DNAnexus* San Francisco Bay Area, CA 2009 DNAnexus Platform X X
Eagle Genomics* Cambridge, UK 2008 Consulting ElasticAP X
Era7 Bioinformatics* Granada, Spain; Greater Boston, MA 2004 Consulting, Open Source, Bacterial N/A
Fios Genomics* Edinburgh, UK 2008 Consulting N/A
GenapSys6 San Francisco Bay Area, CA 2010 Hardware/Sequencing Genius X ?
Genestack* Cambridge, UK; St. Petersburg, Russia 2012 Genestack Platform X X (Beta)
Genome Cloud Seoul, Korea ? g-Insight X X
Genomics Limited Oxford, UK 2014 Shadow-mode N/A
GenoSpace Greater Boston, MA 2011 Shadow-mode ? X
Geospiza PerkinElmer* Seattle, WA 1997 Desktop GeneSifter
Globus Genomics Chicago, IL ? Globus Platform X ?
Ion Torrent Systems by Life Technolgies 7* San Francisco Bay Area, CA 2007 Hardware/Sequencing Ion Reporter X ?
Maverixbio* San Francisco Bay Area, CA 2012 Desktop Maverix Analytic Platform
NextBio by Illumina* San Francisco Bay Area, CA 2004 Desktop? NextBio Platform
NZGL Dunedin, New Zealand ? Consulting
Omicia Biocomputing* San Francisco Bay Area, CA 2009 Healthcare/Clinical Opal X
Oxford Gene Technology* Oxford, UK 1995 Desktop, Sequencing Service CytoSure Interpret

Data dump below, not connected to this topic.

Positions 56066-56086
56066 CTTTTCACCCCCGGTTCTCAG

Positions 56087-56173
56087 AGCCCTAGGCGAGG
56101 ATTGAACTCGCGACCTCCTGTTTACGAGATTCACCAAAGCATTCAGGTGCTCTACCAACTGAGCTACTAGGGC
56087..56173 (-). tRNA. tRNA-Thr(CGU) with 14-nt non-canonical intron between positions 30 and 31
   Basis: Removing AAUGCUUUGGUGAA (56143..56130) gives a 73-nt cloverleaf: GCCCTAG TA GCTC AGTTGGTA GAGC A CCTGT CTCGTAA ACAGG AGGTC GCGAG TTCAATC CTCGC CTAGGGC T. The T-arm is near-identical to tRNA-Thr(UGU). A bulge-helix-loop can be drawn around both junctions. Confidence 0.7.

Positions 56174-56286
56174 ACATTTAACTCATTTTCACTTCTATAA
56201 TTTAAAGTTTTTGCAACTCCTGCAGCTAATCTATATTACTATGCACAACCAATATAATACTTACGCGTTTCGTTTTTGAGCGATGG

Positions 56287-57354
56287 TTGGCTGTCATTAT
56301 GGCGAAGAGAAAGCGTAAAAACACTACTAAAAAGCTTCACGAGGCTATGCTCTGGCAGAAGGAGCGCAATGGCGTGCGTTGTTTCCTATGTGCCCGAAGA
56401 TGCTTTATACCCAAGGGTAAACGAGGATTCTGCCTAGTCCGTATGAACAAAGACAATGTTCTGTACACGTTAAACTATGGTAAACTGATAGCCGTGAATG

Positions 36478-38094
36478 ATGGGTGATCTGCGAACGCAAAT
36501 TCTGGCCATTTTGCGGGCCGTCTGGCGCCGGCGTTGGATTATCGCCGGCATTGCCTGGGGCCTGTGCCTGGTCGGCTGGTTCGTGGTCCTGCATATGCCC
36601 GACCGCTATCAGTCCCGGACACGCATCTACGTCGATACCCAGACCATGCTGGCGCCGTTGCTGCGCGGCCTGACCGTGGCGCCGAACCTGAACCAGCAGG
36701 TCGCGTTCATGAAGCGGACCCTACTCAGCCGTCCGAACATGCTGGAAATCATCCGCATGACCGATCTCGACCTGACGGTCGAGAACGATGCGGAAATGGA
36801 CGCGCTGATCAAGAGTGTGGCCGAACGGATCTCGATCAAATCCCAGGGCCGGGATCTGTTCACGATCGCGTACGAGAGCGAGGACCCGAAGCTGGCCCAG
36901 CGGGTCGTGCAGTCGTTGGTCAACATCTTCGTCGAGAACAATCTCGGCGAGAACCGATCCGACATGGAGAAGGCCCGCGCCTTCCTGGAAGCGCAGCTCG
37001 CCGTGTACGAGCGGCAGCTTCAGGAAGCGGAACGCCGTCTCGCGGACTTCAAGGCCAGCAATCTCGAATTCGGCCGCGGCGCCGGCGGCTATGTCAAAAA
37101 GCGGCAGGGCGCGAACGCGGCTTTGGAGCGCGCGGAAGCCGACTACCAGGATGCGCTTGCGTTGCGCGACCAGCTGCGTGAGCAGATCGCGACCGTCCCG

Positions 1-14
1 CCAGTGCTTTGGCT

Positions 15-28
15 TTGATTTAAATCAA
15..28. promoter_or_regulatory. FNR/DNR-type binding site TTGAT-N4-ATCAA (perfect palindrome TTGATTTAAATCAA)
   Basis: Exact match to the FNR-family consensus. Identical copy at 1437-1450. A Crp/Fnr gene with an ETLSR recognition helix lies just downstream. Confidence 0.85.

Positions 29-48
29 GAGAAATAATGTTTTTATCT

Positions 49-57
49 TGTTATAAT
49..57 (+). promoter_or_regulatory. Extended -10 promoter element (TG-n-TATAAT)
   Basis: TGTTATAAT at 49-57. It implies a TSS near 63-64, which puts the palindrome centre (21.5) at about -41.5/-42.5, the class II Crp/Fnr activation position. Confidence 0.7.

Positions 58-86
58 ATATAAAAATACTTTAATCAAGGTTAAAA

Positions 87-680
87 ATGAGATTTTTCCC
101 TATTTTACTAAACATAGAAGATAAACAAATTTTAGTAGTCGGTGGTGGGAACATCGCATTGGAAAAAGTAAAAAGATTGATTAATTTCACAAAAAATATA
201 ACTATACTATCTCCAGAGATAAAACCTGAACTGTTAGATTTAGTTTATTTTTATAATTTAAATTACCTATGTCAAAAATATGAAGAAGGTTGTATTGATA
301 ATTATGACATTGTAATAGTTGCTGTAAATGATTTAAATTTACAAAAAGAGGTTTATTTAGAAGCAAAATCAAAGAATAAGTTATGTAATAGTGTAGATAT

Oxford Nanopore 8* Oxford, UK 2005 Hardware/Sequencing X ?
Personalis* San Francisco Bay Area, CA 2011 Consulting, CRO, Sequencing Service N/A
Seven Bridges Genomics* Greater Boston, MA; Belgrade, Serbia (IT) 2009 Igor X X
Spiral Genetics* Seattle, WA 2012? Consulting, Desktop N/A / Anchored Assembly Method
Station X* San Francisco Bay Area, CA 2010 Desktop Gene Pool
Syapse* San Francisco Bay Area, CA 2009 Healthcare/Clinical Synapse Platform X
The Genome Analysis Centre (TGAC)* Norwich, UK 2009 Nonprofit, Core Facility Various X
Tute Genomics* Salt Lake City, UT 2012 Tute Platform/ANNOVAR X ?
Technical Notes:
After a misguided regression/sojourn into typing Part 2 in Google docs then copying to Blogger, which resulted in ultra-crap formating, I’m back to using stacked.io, which I explored here. If there is demand/interest, I’m willing to update/convert this listing to a more dynamic format. Just give a shout in the comments.

1. To the best of my knowledge, these companies form a closed set under the LinkedIn feature ‘People Also Viewed’, omitting spurious hits.
3. Companies are for-profit unless otherwise stated, e.g. Nonprofit
4. Core facility implies Sequencing Service.
5. BioDT Community is free to use